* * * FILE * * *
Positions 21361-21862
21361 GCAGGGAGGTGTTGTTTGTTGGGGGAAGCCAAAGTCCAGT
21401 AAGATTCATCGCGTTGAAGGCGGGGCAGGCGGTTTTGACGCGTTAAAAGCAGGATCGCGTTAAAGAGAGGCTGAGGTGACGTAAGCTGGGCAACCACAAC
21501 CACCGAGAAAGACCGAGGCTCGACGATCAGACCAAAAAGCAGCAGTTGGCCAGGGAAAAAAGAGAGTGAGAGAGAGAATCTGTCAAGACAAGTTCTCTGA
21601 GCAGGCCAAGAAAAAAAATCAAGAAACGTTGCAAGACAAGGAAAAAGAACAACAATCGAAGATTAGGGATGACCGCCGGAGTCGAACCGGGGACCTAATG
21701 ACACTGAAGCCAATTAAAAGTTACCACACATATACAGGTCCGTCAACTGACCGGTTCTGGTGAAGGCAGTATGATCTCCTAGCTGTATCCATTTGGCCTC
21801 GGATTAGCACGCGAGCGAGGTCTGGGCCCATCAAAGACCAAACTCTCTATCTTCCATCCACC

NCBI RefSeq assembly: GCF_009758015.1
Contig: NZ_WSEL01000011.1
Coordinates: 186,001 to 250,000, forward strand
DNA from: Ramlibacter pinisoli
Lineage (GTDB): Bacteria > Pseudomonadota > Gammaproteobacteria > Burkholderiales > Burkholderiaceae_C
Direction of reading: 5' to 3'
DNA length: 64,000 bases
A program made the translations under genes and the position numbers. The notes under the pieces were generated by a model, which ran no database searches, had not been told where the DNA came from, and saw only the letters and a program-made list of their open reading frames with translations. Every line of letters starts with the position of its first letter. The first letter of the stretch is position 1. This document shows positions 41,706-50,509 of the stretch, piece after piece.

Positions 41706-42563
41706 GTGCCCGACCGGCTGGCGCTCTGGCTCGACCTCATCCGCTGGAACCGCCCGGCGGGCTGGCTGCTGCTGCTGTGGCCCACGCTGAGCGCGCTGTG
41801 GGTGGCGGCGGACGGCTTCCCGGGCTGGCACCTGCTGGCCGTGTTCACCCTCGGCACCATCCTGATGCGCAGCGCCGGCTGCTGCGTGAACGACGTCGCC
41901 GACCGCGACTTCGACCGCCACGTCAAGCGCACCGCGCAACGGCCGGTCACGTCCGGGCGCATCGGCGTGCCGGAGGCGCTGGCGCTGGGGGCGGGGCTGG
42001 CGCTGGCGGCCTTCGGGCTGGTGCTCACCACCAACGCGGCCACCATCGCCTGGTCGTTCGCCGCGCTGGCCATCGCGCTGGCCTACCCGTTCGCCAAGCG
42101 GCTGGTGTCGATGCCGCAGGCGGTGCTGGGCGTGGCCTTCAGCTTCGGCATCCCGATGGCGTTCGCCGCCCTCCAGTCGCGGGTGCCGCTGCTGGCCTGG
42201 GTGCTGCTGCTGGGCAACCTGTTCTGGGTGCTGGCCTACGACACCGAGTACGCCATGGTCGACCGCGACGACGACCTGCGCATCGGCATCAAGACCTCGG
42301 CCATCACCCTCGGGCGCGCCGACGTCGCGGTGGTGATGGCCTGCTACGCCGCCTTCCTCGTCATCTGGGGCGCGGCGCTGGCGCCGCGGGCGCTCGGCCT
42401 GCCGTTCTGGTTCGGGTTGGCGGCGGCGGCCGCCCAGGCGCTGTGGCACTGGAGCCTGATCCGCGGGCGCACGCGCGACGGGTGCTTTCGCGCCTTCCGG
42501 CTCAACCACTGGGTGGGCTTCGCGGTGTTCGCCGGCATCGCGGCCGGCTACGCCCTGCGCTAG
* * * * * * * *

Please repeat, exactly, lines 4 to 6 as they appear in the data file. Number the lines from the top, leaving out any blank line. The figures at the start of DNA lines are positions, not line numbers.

21501 CACCGAGAAAGACCGAGGCTCGACGATCAGACCAAAAAGCAGCAGTTGGCCAGGGAAAAAAGAGAGTGAGAGAGAGAATCTGTCAAGACAAGTTCTCTGA
21601 GCAGGCCAAGAAAAAAAATCAAGAAACGTTGCAAGACAAGGAAAAAGAACAACAATCGAAGATTAGGGATGACCGCCGGAGTCGAACCGGGGACCTAATG
21701 ACACTGAAGCCAATTAAAAGTTACCACACATATACAGGTCCGTCAACTGACCGGTTCTGGTGAAGGCAGTATGATCTCCTAGCTGTATCCATTTGGCCTC